Hi JSW, Ive never heard of the "two culture" system, so googled it and CP Snow gave a lecture on it at Cambridge some time back! I guess ive been lucky with the education Ive had, A UK grammar school,a through grounding in the basics. 1 year in art and drama 2 yrs to graduate level aviation engineering, 10 yrs in ethical sales and marketing, Then I decided to work for myself designing and making applied art items. Always pushing the boundaries of the work. Did that for 35 yrs, then 10 yrs to date in engineering consultancy and troubleshooting. Does that make sense? Ive certainly had a great time and done everything ive wanted to. And still do the applied art work. Ted.
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On 11/28/2010 8:43 AM, Ted Frater wrote:
(snip)

Please explain this, it sounds like an oxymoron.
David
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David R. Birch wrote:

OK, so ill be patient and hope you follow. Theres this elderly guy walks into my hardware store looks at the pick and shovel and wheel barrow section. So I goes over and ask if I can help. He says he needs to dig a trench what size I ask? he replies its 100 yds wide,2 yds deep and 500 yds long so I ask how long does he think it will take? he replies not very long. So, 1. as an sales person, do I agree with him? saying the tools are ideal for his job and ability and sell him the tools he asks for? Or2. do I take him outside and show him the Euclid excavator that will do the job without taking the rest of his lifetime and kill him in the process? the Co I worked for would have fired me on the spot if I had advised option 1. Ted.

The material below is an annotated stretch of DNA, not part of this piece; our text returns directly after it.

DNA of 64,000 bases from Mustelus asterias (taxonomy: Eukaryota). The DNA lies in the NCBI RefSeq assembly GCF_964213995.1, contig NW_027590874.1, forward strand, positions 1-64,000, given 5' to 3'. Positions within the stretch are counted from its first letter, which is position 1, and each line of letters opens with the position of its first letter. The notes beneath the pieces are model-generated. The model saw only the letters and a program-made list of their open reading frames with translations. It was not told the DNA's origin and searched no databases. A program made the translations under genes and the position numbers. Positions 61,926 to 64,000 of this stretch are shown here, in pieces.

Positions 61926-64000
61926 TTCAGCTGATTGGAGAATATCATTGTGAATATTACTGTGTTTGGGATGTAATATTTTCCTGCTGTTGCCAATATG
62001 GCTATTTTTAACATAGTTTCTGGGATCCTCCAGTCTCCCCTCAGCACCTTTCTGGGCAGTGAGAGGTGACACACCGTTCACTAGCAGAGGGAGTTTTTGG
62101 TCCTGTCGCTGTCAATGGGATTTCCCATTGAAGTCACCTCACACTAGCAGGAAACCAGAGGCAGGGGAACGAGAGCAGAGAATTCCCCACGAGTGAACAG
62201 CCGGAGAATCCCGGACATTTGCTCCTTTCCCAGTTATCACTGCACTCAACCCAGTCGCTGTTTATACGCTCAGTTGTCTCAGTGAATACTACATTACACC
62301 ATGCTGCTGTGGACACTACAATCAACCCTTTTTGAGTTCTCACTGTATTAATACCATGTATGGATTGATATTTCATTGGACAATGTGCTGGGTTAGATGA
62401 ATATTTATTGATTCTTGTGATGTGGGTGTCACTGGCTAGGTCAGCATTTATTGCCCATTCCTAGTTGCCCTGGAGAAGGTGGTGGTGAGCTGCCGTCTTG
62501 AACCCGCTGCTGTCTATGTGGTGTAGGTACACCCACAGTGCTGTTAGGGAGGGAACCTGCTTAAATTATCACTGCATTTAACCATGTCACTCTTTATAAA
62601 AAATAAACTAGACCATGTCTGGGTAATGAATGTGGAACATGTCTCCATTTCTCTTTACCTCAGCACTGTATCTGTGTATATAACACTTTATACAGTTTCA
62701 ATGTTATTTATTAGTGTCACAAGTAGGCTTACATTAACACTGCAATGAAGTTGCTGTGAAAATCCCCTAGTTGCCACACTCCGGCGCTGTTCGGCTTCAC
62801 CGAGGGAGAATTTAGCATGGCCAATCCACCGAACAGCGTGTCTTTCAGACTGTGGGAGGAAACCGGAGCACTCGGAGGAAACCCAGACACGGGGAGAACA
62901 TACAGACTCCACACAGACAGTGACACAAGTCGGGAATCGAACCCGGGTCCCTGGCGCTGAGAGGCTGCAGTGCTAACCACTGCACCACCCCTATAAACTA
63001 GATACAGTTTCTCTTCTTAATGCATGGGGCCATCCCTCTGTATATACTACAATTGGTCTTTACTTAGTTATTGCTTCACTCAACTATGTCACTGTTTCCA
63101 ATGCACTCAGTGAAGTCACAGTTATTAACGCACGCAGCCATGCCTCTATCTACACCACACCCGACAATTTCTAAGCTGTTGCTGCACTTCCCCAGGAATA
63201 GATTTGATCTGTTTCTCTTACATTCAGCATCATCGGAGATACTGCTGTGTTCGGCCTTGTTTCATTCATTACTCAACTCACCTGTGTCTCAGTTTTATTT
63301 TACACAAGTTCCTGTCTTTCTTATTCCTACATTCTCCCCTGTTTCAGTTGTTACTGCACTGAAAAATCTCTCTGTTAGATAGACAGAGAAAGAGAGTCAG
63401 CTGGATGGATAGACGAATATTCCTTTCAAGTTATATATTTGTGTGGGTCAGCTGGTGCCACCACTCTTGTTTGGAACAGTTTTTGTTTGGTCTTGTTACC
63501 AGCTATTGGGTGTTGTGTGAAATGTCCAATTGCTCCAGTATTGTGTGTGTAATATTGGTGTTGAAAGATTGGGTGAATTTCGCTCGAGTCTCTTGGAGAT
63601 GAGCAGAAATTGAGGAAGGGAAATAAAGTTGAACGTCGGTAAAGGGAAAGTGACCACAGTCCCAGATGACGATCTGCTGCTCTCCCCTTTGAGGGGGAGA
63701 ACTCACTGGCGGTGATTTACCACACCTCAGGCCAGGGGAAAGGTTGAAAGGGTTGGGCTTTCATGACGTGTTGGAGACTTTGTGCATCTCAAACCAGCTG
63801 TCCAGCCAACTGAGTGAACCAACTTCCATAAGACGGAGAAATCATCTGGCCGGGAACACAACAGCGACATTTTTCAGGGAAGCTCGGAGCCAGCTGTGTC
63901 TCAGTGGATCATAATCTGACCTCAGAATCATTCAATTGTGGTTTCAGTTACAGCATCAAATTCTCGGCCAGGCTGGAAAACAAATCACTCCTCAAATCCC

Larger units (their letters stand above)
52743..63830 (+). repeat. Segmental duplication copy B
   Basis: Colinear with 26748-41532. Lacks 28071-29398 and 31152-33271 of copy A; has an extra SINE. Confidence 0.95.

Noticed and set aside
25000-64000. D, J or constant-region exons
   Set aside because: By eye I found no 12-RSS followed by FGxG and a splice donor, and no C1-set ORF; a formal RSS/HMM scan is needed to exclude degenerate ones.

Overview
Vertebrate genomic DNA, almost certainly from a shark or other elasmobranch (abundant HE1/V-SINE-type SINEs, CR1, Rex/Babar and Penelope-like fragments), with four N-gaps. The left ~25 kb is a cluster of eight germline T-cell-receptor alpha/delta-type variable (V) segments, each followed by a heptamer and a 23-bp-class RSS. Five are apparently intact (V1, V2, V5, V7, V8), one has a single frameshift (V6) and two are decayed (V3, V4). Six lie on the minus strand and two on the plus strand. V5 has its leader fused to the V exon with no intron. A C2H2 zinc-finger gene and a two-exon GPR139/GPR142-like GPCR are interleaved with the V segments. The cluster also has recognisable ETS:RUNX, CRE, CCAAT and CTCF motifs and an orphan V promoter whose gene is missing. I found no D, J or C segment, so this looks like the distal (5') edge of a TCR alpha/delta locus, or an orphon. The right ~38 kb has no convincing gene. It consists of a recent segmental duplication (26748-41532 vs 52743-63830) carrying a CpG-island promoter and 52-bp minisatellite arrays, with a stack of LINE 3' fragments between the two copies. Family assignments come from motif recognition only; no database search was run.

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On 11/28/2010 4:43 PM, Ted Frater wrote:

Just as I did when I used to sell stuff, you sell the customer what he needs to get the job done and he'll be back when he's ready for the next job.
Sales and Marketing is where someone decides how to sell the product before it's out of R&D and before the specs are known. See "Dilbert".
David
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Ted Frater wrote:

Sigh. Don't they teach anybody elementary physics any more? Extracting hydrogen from water requires more energy input than can ever possibly be recovered by burning the hydrogen.
It's called "conservation of energy," one of the fundamental "Laws of Physics."
Hope This Helps! Rich